Something Americans will like
Deputy Secretary of State Bill Burns gave a fine speech yesterday at CSIS on “A Renewed Agenda for U.S.-Gulf Partnership” heavy on security, resolving regional conflicts and supporting “positive” transitions (you wouldn’t want to use the D word in the Gulf). Too bad the agenda bore so little semblance to the changing reality.
The Gulf will of course remain important to the US and to the rest of the world. Its oil resources are the life’s blood of much of the global economy. An interruption in supply, as Bill rightly pointed out, would cause an increase in oil prices worldwide, with possibly catastrophic impacts on growth and investment.
But the political economy of Gulf oil is changing. The United States is importing less of it, down now to about 20% coming from the Persian Gulf. And that represents a shrinking percentage of total US oil requirements, as our own oil production is increasing rapidly. Asia is importing more Gulf oil. China takes the lion’s share of Hormuz-transported oil, India another big chunk. The International Energy Agency forecasts that 90% of Persian Gulf oil will go to Asia within a generation. Why would such a dramatic shift in oil trade not affect geopolitics?
It doesn’t make sense for the United States to continue to carry the whole burden of guaranteeing the flow of Hormuz oil, as we have since even before President Carter announced his doctrine in 1980. And the military responses it often uses are counterproductive. Dispatching the US Navy to the strait of Hormuz raises world oil prices, causing the economic damage we would like to avoid.
Others should pick up more of the burden, which need not be exclusively military. This should start with the Gulf producers themselves. The United Arab Emirates have built a pipeline around Hormuz, and the Saudis have them as well. But more can and should be done to circumvent Hormuz. The Saudis could use friction reducing agents to increase the capacity of their pipeline to Yanbu, on the Red Sea. Iraq, which today exports more than 90% of its oil through the Gulf, is talking with Jordan and Turkey about pipelines in their directions.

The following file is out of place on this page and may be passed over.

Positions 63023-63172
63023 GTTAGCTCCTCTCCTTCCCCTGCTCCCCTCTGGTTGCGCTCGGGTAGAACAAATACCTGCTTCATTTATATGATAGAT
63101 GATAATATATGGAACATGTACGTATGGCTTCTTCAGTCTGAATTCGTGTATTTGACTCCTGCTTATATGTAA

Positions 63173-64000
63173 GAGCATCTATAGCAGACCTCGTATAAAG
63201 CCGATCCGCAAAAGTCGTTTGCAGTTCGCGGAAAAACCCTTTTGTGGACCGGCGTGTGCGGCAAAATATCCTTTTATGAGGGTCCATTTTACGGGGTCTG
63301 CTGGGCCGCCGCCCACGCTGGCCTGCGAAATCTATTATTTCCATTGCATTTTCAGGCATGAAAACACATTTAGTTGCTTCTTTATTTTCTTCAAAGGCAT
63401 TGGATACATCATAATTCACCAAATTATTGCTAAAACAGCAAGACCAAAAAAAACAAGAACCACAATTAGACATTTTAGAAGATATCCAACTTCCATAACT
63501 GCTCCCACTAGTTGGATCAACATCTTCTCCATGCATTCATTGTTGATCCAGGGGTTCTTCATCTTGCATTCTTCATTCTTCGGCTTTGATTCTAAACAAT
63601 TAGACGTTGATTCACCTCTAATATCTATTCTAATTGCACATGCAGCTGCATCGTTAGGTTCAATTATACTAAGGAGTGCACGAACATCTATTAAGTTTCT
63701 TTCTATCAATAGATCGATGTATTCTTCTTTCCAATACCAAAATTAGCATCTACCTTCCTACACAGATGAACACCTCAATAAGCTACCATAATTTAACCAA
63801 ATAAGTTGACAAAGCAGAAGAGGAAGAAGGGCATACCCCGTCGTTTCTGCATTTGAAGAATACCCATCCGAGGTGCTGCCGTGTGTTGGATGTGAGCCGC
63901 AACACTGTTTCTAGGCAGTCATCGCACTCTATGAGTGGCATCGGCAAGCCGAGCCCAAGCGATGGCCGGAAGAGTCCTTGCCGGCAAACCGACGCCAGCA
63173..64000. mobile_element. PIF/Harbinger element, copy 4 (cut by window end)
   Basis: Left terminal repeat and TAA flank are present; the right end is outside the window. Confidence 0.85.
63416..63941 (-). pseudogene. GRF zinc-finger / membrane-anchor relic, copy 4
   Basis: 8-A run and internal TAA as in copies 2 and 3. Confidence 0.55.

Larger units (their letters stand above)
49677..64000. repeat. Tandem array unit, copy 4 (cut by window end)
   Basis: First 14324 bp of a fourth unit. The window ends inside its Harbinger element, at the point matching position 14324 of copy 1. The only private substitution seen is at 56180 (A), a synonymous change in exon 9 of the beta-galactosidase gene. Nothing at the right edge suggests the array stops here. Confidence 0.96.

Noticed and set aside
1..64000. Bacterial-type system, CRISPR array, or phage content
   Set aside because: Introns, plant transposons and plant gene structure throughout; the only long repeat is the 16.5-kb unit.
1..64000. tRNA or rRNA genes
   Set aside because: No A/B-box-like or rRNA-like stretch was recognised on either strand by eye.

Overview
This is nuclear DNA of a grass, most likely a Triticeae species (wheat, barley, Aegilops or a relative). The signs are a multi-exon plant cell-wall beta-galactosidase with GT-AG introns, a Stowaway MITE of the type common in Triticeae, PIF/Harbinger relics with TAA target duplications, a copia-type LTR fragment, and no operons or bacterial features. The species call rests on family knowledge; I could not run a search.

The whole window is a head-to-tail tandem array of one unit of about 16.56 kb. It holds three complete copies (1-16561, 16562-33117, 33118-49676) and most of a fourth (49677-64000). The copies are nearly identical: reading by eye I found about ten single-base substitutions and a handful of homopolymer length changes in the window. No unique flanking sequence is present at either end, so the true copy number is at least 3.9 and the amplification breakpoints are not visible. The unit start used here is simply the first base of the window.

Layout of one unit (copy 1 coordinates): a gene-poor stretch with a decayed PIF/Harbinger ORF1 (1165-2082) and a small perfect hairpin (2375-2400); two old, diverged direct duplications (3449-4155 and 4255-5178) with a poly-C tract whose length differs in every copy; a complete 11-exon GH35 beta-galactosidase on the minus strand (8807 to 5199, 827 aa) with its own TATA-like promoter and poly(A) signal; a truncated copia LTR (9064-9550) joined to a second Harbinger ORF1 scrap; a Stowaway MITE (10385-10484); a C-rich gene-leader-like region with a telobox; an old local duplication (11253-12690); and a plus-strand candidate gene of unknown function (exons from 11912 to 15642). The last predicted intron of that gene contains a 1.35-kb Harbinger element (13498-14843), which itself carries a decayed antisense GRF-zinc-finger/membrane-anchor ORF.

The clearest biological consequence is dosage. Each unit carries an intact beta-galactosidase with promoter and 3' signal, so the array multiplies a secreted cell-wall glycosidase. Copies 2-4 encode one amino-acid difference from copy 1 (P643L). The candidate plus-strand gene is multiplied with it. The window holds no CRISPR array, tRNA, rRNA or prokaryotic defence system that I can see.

Other oil consumers should also be relieving the United States of some of the burden. Our over 700 million barrel Strategic Petroleum Reserve is a powerful, if costly, instrument to wield against a supply disruption, especially when used in coordination with other International Energy Agency members like Germany and Japan. But India and China have not built oil stocks to the levels required of IEA members, and they don’t have any obligation to coordinate stock draw. Our diplomats need to get busy convincing them to do so.
Another important diplomatic gap is lack of attention to the Sunni/Shia fault line, which happens to go through the strait of Hormuz and is ultimately the greatest threat to it. The US should be far more attentive than it is to reducing sectarian frictions in the Muslim world. Indifference to the plight of Sunnis in Syria and to the plight of Shia in Bahrain lands us in bad odor with both groups and heightens the risk that sectarian strife will one day be a proximate cause of closing the strait.
Naval action will remain the last resort to keep Hormuz open. But the military burden should not fall entirely on the US. China and India already patrol for pirates nearby. They should be invited to join a multinational task force for Hormuz, one the US might lead but that others would contribute to. It is highly unlikely that Iran would take military action against countries that are importing the bulk of its oil. And it would be useful to keep the Chinese navy tied up doing something helpful outside the East and South China seas.
The Gulf is changing. US policy should too. Pipelines, oil stocks, reduced sectarian frictions and a multinational naval force could significantly reduce US burdens without endangering the Gulf. It is time for us to shift burdens to others, and reduce the role of the US navy. Americans will like that.